- Flood defence spending ‘faces 27% cut’ – The Observer, 21 Nov 2010
- David Cameron forced into U-turn on flood defence spending cuts – The Guardian, 30 Nov 2012
In November 2010, it was revealed flood defence spending faced a ’27 per cent cut’.
The Observer reported:
“The department for the environment has said that funding over the next four years would be “just 8% less than our average yearly spend”.
But Lord Smith, the chairman of the Environment Agency, told the Observer that flood defence spending would be “cut in cash terms [by] about 27% and that will happen immediately”.
Smith said: “There will be communities that would – if funding had remained in place as at present – be starting flood defence work in a year or two years’ time that will now be delayed.”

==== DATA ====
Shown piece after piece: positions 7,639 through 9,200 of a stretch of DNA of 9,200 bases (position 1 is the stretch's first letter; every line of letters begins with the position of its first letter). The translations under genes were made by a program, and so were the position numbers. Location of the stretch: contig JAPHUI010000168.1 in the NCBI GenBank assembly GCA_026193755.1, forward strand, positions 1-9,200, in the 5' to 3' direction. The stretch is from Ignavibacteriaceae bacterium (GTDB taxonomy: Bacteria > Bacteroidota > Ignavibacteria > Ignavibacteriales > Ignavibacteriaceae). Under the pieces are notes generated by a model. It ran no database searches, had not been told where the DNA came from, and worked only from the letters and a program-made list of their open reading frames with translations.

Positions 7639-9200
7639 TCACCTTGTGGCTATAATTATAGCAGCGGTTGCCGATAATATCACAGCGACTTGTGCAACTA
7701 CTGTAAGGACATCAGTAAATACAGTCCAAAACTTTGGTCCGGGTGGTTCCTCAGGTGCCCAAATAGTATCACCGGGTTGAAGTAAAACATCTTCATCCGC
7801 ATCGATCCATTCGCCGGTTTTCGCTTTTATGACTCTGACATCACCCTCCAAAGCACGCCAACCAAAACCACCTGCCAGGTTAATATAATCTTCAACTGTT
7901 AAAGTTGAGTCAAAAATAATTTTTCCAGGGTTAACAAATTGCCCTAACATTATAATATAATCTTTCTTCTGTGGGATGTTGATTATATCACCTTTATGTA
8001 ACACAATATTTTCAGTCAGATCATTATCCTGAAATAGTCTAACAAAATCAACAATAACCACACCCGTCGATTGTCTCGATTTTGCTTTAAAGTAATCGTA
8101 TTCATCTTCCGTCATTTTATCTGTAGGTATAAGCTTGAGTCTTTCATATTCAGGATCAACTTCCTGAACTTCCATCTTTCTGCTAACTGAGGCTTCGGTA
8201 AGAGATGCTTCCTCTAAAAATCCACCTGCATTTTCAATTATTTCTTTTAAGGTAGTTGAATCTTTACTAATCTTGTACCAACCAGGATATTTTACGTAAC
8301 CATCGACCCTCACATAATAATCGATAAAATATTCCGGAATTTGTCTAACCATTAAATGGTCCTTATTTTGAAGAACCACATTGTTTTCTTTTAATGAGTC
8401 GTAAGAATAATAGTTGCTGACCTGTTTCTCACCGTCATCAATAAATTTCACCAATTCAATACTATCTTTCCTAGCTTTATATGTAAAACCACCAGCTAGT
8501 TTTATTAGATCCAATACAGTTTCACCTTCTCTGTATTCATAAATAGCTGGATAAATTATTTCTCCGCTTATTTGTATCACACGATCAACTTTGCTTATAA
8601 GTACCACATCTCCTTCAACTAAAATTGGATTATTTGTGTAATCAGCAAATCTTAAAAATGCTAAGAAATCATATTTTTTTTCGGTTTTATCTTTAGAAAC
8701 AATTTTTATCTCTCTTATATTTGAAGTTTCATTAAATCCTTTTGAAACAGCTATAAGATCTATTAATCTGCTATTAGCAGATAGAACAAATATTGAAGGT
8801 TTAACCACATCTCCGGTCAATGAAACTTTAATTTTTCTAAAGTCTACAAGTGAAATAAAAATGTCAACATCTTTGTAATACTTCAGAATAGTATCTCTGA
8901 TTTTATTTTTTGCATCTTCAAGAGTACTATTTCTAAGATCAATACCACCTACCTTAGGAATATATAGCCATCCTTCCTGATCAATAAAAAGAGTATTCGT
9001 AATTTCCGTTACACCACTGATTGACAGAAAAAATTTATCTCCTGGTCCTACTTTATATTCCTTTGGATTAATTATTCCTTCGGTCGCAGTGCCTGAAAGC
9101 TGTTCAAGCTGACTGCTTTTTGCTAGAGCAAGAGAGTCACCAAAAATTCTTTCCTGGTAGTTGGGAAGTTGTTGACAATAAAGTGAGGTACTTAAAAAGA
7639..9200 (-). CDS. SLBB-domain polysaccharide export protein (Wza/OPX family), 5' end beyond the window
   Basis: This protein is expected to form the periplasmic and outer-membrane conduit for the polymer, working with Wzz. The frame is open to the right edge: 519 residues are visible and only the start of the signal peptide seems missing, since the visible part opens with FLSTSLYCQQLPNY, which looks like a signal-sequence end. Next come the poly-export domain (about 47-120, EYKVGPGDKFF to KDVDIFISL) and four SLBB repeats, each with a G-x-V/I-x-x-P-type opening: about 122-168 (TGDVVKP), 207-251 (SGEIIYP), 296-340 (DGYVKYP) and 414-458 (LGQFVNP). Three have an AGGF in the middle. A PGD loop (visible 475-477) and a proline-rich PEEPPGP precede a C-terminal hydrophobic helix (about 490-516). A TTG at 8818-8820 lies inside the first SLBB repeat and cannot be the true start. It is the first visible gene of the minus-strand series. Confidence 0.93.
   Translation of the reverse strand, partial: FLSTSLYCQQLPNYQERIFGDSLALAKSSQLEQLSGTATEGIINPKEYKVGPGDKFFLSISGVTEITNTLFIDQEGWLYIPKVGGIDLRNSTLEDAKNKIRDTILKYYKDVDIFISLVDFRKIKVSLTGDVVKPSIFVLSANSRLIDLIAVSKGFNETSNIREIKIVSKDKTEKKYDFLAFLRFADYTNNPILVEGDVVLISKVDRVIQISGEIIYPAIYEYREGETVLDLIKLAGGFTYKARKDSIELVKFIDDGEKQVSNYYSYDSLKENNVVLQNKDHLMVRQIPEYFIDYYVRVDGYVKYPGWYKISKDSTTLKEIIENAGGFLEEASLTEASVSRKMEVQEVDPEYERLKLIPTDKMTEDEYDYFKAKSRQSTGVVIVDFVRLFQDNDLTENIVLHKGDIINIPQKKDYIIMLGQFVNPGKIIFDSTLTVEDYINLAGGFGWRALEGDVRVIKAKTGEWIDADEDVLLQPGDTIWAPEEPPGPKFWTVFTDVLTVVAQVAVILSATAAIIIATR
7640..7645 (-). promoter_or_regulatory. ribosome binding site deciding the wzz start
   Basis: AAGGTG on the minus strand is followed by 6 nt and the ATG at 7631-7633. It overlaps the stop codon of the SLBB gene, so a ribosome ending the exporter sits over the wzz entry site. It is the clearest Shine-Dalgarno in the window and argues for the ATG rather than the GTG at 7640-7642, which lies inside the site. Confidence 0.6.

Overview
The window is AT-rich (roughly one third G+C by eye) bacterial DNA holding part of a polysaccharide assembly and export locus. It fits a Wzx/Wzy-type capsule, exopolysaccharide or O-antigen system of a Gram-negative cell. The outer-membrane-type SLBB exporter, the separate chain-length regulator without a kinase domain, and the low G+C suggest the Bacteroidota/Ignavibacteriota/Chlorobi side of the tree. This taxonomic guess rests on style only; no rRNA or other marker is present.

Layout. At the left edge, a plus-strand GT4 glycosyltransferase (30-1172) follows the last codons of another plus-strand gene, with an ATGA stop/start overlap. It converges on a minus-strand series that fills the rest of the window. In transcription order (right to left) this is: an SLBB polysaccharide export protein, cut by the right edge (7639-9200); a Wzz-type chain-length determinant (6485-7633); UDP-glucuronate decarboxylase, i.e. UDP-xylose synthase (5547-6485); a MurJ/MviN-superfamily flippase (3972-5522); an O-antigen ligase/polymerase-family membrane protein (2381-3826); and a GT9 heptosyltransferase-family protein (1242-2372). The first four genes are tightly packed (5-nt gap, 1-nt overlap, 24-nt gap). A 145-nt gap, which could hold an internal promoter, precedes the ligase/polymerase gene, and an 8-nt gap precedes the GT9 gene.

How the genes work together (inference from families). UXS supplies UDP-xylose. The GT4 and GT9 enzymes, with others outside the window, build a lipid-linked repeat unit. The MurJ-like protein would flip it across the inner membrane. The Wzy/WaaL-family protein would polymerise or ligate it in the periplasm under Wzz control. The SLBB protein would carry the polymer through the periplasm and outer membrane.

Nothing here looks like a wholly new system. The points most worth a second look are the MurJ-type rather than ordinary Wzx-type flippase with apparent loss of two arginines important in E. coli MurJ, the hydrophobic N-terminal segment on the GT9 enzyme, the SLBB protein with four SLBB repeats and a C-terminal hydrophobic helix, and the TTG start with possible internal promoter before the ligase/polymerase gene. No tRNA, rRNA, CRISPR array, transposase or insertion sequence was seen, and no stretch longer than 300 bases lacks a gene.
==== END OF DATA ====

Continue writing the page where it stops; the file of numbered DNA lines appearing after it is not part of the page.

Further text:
Today, David Cameron u-turned on cuts to flood defences, The Guardian reporting:
The devastating flooding across Britain has forced David Cameron into a partial U-turn on deep cuts in flood defence spending, with the provision of an extra £120m.
The funding will allow 50 delayed schemes to go ahead, ministers said, but hundreds of projects remain without financial support. The Guardian has also learned that cuts are forcing the Environment Agency to stop or reduce the maintenance of some schemes…
The Environment Agency’s chairman, Lord Smith, said: “Recent events have reminded us forcibly of how traumatic the impact of flooding can be on people and businesses. This new funding is therefore extremely welcome.”
As Mary Creagh, Labour’s shadow environment secretary, said:
“This year’s floods have shown how shortsighted the government was to cut investment in flood defences. Even after today’s mini U-turn the government will still be spending less on flood defences next year than in 2008.”